Category: Ivory Tower

Don’t know if it’s art? The ‘Is This Art’ iPhone app will tell you.

Finally, the iPhone app you needed and wanted.

We’ve all been there: you’re looking at a stack of wood that’s been covered in dust bunnies, dipped in resin and topped with decaying vanilla cakes covered in strawberry frosting. Is it art? Good question. It could be. Or it could simply be junk. These days, it’s hard to tell what separates art from everything all around us.

Which is why the good folks at the Mattress Factory (the contemporary arts center) and Deeplocal (a new media development and marketing company) in Pittsburgh have developed this must-have tool for the contemporary art aficionado: an iPhone application that tells you — definitively — whether what you’re looking at is truly art. (For the record, the staff here at C-Mon may have had something to do with the writing of the application’s text.)

You can read all about how the Is This Art? app came together at WNYC. And download it — for FREE — from the official website,


A very special thanks to the wonderful Jeffrey Inscho at the Mattress Factory and Nathan Martin, David Evans and Eamae Mirkin and the rest of the incredible team at Deeplocal. You guys are the best mischief-makers a girl could ever ask for.

The crunch of gravel: Sadegh Tirafkan at LACMA.

Persepolis Part II by Sadegh Tirafkan at LACMA. (Photo by C-M.)

There is something about the crunch of boots on gravel that I find indescribably appealing. It’s something I associate with being a kid, when, every evening, I’d hear the sound of my dad’s pick-up pulling up outside our house, followed by the percussion of his boots all the way up our gravel driveway — and I knew that it was time to eat. (I was born hungry.) Which is why I was so excited to run into Sadegh Tirafkan‘s video piece, Persepolis Part II in the Ancient Iran galleries at the L.A. County Museum of Art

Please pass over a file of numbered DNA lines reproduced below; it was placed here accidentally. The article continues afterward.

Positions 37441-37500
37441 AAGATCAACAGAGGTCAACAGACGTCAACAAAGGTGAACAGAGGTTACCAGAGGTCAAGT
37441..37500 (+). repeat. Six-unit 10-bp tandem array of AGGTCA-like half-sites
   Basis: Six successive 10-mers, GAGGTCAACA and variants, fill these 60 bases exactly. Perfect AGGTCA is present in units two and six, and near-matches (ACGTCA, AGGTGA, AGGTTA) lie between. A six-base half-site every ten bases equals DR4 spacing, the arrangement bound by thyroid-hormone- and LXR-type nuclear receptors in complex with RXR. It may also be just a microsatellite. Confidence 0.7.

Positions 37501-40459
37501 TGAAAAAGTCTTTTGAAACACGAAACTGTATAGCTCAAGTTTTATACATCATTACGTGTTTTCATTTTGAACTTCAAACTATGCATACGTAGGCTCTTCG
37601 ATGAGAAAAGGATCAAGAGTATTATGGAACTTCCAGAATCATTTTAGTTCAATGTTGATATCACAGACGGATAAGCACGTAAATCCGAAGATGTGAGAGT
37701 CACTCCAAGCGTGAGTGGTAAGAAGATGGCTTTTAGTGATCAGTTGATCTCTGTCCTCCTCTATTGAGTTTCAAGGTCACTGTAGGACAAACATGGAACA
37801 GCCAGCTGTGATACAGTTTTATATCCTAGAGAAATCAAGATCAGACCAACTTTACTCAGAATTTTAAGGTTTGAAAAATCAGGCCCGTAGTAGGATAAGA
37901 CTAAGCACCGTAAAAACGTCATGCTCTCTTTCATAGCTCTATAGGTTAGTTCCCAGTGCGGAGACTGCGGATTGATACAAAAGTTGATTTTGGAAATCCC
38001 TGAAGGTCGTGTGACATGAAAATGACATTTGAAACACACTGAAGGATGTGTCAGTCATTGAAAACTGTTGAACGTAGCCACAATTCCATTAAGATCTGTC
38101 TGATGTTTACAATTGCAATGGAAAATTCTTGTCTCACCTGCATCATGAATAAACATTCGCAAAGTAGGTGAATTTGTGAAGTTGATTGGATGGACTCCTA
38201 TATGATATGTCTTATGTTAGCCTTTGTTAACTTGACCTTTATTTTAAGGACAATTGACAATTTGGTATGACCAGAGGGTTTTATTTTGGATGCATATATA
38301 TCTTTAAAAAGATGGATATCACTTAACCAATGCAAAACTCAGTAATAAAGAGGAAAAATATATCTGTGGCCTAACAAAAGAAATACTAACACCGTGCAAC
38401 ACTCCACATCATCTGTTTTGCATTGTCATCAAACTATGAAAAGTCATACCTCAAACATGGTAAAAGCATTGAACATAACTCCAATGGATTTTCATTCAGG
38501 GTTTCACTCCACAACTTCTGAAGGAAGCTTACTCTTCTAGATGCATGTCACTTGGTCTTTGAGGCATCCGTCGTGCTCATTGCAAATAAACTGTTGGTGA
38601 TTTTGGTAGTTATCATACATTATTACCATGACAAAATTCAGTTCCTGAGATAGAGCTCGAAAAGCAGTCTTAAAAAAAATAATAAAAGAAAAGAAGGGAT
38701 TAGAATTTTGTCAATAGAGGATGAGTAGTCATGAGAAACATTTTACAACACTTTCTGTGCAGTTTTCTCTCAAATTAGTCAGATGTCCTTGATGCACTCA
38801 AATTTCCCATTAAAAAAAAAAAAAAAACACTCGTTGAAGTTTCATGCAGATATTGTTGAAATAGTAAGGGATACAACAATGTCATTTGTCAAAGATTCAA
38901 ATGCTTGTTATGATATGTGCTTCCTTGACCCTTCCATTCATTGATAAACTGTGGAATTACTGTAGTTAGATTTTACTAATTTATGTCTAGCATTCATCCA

The piece consists of two monitors, each with video of Tirafkan walking silently through the ruins of Persepolis, the ancient Persian capital. The video is rather dreamlike: the two images of the artist continually walk deliberately towards each other, but never meet. And all that is audible is the scraping sound of his feet on dry rock. It transforms the gallery, which is filled with lifeless shards of ancient pottery, into something more dynamic (if nostalgic).

If you happen to be popping into the museum to check out Art of Two Germanys, a detour to the Ahmanson building to check this out is totally worthwhile. The installation will be up through March.

In other news: I’ve got a lot going on workwise, so I’m cutting The Digest back to four days a week, Monday through Thursday. Thanks for reading, xox, C.

Garish: Narchitecture and its offspring.

Good gaudy: Narchitecture reinterpreted. Love the gold. (Photos courtesy of John Jackson.) 

Just in case anyone is wondering what makes the staff here at feel good in funny places: it’s knowing that every once in a while we inspire a reader to use their powers for evil instead of good. Such is the case of John Jackson, an MFA student in Exhibition, Design and Museum Planning at the University of the Arts in Philly. For a recent assignment, Jackson had to choose a word and use it as inspiration for a model. Being a wise man, Jackson chose “narchitecture,” a term coined by my super wicked collaborator, San Suzie, and employed in a post that went up as part of our incisive coverage of Miami during last year’s Art Basel. Narchitecture, as long-time readers will know, is architecture that looks as if it was commissioned by drug traffickers.